The Afrikaans Bible in braille commemorates its 75th anniversary this year. Just eight years after the first complete Bible in Afrikaans was published in 1933, the first Afrikaans Bible in braille was published on 21 October 1941.
The Afrikaans was only the fourth language worldwide to receive a complete braille Bible. At that stage, only English, German and French had complete braille Bibles available. Today, 44 of approximately 6 887 languages worldwide, have full braille Bibles available.
At the time, the School for the Blind (Pioneer School) in Worcester, Western Cape, was responsible for the monumental task of rewriting the complete Bible text to braille. The decision was taken to start with a Bible for the blind a year or so after the publication of the first complete Afrikaans Bible.
It was, however, not an easy task and great difficulties arose with the existing printing press and also with the paper. However, it was so important to both the Bible Society and the School to ensure that the Bible was accessible to the learners that a new printing press and the best possible paper was obtained from Europe.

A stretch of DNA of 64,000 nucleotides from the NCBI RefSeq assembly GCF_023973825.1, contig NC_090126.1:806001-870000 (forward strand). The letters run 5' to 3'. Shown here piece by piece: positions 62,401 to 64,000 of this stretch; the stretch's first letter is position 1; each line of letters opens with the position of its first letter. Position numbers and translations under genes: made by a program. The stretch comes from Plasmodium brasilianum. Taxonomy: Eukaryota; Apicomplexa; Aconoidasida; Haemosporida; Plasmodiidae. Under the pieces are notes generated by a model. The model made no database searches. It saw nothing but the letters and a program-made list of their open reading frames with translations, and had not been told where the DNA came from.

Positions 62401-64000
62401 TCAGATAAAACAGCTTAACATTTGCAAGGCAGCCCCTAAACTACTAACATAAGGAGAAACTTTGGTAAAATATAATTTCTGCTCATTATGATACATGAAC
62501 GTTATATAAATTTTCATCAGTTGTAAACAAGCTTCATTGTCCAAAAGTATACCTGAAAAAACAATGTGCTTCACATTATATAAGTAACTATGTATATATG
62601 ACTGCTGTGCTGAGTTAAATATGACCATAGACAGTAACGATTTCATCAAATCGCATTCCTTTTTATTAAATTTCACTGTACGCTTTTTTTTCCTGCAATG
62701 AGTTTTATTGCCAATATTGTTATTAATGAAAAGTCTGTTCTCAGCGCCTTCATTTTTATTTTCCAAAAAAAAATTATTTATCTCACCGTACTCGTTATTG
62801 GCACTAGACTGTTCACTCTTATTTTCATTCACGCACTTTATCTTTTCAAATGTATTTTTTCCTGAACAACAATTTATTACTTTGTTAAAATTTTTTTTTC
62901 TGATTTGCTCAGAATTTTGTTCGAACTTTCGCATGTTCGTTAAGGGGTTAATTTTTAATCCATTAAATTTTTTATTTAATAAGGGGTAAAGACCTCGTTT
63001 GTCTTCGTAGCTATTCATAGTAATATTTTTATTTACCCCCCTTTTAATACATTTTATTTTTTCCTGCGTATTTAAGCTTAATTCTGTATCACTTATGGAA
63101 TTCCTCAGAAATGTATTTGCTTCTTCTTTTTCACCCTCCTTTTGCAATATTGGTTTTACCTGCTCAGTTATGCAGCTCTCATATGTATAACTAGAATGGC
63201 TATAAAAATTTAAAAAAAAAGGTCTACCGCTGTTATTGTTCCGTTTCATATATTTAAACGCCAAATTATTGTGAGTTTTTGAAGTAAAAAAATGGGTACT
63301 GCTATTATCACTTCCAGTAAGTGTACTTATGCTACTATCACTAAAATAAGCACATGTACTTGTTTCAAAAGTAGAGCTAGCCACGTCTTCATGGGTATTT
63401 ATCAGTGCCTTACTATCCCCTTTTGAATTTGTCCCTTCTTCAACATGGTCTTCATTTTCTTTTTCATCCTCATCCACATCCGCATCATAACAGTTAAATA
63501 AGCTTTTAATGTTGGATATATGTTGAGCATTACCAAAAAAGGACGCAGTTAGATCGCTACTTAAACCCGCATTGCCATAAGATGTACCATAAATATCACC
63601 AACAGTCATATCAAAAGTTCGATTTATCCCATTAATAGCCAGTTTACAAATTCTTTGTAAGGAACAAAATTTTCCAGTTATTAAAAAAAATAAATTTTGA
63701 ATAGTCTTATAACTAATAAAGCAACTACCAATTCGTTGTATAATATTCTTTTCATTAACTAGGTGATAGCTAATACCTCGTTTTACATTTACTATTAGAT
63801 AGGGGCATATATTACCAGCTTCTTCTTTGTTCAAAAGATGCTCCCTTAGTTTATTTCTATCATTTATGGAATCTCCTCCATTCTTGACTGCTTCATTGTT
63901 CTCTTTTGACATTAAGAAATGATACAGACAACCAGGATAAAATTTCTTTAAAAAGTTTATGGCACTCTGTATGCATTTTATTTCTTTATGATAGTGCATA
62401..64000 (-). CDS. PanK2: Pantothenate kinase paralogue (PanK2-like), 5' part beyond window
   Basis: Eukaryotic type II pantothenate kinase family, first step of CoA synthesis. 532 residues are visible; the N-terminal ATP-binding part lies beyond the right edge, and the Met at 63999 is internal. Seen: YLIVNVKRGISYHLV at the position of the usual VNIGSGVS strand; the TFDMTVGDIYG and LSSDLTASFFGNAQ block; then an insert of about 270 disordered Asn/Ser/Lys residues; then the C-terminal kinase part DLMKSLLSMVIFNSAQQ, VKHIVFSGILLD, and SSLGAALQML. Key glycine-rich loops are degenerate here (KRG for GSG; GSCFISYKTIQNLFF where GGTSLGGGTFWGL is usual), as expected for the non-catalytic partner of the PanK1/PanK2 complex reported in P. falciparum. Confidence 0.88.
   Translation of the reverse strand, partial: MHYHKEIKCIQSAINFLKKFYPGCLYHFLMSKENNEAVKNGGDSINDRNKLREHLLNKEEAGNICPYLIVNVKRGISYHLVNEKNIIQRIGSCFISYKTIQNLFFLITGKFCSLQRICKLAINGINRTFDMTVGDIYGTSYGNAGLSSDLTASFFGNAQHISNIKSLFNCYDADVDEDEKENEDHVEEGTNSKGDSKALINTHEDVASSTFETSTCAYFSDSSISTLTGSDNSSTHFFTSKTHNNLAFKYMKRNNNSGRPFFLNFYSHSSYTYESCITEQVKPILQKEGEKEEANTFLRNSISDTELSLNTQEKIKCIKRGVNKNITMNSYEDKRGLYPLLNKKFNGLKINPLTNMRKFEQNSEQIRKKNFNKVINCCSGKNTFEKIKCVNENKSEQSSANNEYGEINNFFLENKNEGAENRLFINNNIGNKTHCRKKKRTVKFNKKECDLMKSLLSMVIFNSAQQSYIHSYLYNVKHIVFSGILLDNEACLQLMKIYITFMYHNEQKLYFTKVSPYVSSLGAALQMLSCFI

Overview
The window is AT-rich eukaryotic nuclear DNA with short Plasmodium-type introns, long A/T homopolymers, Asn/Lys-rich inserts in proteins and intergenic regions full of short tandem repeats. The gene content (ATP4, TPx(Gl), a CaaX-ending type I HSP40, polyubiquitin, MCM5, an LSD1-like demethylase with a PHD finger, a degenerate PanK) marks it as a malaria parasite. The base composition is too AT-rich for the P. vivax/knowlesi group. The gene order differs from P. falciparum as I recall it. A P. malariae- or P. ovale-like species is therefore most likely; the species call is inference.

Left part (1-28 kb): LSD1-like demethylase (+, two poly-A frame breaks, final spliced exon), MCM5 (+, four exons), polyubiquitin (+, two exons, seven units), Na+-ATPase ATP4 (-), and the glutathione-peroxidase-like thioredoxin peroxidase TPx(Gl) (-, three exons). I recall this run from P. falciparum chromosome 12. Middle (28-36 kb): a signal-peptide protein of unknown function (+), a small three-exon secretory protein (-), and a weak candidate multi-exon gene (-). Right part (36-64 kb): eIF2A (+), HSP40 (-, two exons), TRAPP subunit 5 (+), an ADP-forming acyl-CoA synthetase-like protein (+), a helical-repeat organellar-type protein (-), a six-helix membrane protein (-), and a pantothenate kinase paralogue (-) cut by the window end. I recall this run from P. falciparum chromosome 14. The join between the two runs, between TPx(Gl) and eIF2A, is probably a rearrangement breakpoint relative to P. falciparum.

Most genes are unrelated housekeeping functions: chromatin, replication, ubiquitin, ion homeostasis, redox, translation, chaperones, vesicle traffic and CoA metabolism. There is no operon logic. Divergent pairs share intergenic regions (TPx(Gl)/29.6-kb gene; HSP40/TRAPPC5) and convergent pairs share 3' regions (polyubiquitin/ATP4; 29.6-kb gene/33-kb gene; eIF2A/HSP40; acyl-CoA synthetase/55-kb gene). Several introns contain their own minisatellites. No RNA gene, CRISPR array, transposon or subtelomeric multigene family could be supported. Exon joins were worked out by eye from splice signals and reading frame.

The first Afrikaans braille Bible comprised 75 volumes and when stacked on top of each other reached a height of about 2,9 m and had a combined weight of 63,5 kg. Today, the Afrikaans braille Bible comprises only 45 volumes.
The production cost of one Bible amounted to R60,92 in 1941 and blind people could purchase the complete set for R0,15. Today, production costs amount to approximately R3 200, but the Bible Society with the help of donors, enable the blind to receive a braille Bible free of charge.